Rotating AWE systems

Rotating AWE systems can also be seen as crosswind kites flying within a structurally constrained path.
In first here is the link of some last Roderick Read’s R&D for Daisy ( towards a long and thin rotating unity:
My light contribution is the implementation of an horizontal (instead of tilted) ring generator as described on, named Rotating Reel, and shown on, allowing more scaling-up in wideness, and also takeoff and landing operations by all wind directions. Expected (but not insuperable) difficulty: the requirement of a very large rotor, probably with flexible SS blades-wings placed end-to-end.
Another rotating system is the KiteGen carousel:
A main purpose can be the maximization of land and space use as the system is a single system (carousel, rotating reel), or several unities within a network as Rod envisages, or both.


It’s refreshing to read rotary as crosswind.
The path of a Daisy kite on a rotor is exactly analogous to the programmed desired path of the Makani rig. It’s even mor crosswind than a circular yo-yo path with the downwind corkscrewing.

I do not want to constrain daisy kite rotors to short radius paths. Centripetal acceleration and bank angle encourages expansion of the rotor. This expansion should be exploited to dynamically increase swept area per unit kite as wanted.

This tweet thread
Shows how a stack of networked kite rotors can be dynamically reconfigured with expanded rotors flying a larger swept area.

Also of note is the possibility to hoist rotors under lifting kite networks.
This massively increases the density of deployment over land area.

Similarly hoisting rotors inside tensile lattice volumes would massively increase the density of deployment over a given land area.

There should be little doubt that rotating AWE rigs are crosswind just like most other AWE concepts and like traditional windmills. I would think the definition of crosswind would say that the wings are moving mostly perpendicular to the wind, and staying mostly downwind.

I have some Q for you Rod, just out if curiosity. How do you plan to hoist and land your kite network? How will you tackle storms? I would assume that with a rotating AWE system, you cannit easily stay at zenith, and there will be generated power… also stopping the rotation would necessitate the leading edge of your wings tilting quite a lot towards the ground anchor/wind origin…


Btw if you ever consider building the network of rigid kites currently shown on your homepage, Kitemill’s body/kite may work for you. Im sure my manager might agree to let you use them. And you need so many. Using our’s will probably save you time. Just PM me and I’ll put you in touch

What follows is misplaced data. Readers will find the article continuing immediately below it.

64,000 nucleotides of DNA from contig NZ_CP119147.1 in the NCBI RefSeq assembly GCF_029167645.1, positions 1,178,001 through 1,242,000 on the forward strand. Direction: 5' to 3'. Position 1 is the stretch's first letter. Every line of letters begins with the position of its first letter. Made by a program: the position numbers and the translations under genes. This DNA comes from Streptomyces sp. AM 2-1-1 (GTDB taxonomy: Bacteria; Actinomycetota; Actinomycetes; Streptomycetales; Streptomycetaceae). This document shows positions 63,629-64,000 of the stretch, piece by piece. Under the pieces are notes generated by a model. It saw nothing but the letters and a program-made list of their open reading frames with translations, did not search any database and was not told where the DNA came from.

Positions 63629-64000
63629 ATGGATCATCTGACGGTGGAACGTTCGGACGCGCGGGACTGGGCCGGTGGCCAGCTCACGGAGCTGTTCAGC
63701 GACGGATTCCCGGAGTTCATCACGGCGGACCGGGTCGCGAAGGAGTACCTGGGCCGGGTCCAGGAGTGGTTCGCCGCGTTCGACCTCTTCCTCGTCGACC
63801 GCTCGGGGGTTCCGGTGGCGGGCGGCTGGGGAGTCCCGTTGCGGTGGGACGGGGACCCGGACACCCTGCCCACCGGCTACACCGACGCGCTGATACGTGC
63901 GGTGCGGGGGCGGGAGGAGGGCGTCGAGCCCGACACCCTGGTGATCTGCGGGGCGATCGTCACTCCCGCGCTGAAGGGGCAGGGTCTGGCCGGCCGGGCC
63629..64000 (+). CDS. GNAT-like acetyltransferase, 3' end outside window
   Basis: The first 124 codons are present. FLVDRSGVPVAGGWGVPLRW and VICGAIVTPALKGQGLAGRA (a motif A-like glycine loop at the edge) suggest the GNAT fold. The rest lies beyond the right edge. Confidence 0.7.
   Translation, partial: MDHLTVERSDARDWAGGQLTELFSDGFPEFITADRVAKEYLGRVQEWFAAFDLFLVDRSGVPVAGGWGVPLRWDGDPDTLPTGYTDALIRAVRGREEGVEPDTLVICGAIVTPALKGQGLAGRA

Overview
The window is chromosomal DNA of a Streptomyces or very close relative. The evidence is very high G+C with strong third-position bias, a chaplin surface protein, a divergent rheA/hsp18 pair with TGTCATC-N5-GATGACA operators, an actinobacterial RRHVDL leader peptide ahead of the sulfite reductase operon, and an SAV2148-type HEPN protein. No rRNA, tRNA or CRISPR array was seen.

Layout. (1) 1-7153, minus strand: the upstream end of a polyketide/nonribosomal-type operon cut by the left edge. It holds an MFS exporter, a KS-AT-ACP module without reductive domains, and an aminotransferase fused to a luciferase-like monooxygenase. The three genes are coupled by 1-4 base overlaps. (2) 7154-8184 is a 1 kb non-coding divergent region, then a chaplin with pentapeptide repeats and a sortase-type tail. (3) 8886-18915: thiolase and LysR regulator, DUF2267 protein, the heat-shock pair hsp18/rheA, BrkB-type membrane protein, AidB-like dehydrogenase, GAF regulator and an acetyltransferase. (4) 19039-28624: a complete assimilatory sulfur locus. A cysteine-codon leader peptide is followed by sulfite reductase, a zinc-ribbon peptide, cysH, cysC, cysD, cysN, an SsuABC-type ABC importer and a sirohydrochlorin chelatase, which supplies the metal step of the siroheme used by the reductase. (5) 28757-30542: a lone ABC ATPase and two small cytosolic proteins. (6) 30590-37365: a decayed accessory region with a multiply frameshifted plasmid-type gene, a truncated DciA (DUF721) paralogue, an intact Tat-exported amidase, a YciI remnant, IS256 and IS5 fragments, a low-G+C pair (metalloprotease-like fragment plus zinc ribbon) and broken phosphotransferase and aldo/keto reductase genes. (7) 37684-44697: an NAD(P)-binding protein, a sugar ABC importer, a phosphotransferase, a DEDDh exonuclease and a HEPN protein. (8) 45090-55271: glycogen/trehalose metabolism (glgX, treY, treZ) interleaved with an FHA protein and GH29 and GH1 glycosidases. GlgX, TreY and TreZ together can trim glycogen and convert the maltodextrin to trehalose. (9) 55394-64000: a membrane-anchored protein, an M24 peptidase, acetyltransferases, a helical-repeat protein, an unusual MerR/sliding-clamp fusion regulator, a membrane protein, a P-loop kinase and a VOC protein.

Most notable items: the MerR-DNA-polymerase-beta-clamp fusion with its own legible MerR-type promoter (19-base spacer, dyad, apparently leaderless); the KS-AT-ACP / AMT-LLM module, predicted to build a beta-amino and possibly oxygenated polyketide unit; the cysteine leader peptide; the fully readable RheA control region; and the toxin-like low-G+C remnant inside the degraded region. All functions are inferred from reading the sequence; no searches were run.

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Also I dont think changing the radius to increase swept area is a sound plan; whatever the radius, if the centripetal forces are generated by tethers, and the radius is far larger than the wingspan, the wing should fly at the approximate same speed. According to the AWE book i believe the max speed of the kite is something like

v = w G cos x cos y

Where G is the glide number of your wing, x and y are your angles over the horizon and off-wind.

Your best bet for changing the power generated would be changing other parameters than the radius IMHO

Yes, if you are sweeping at a larger area you will catch more wind, but the utilization of the wind will decline also, unless you are affected by the wake of another wing.

I might have missed something here

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Maybe this is topical and gives an intuitive feeling of the problem, or maybe not:


I have one more Q: How will the system adapt to changing wind direction if it is tied to the canopy layer on top?

I am not sure to understand why. Please can you explain? Beside it the more the radius is large the more the angular speed is low, leading to lesser centripetal-centrifugal forces as the diameter increases, no?

The centripetal forces are quite small compared to tether force, so they do not make much of an impact.

There is one aspect of a rotating rig that I had not thought about. The radius will of course affect the rotational speed. Longer radius gives you slower rotation. But the power given by P = w M (where w is turning speed and M is the torque/momentum generated) should be fairly constant. Radius must be designed to put a cap on torque (to prevent a collapse of the structure) and getting a w suitable for the generator.

To understand why changing radius is ineffective, imagine that the system is unloaded (zero torque). Each wing will fly at its nominal max speed v=G w cos x cos y. The rotational speed is v=w R. Next we apply some small torque leading to a small slowdown causing a force effectively similar to a drag, lets call it F. The moment applied at the generator M is M=R F. Now the power generated is: P=M w = F v. It should make sense that P does not depend on R.

I made a wolfram one workbook to calculate the power of a rotaty AWE windmill (consisting of rigid wings total surface area 1 sqare meter):

If seems the power like for single wing AWE is when the speed of the wings are v ~ 2/3 G w, where G is the glide number, v is the speed along the path of the wing, and w is the windspeed.

As you have no drag to speak of per wing, the real limitation of such an AWE rig is really how fast you can fly with your wings before they break, and still have a sensible minimum cut-in speed.

If your G is in the less than 3 range, it doesnt matter how fast you fly, you always get the same power

2 Likes and describe the Power Harvesting Factor ζ respectively page 15 and page 523.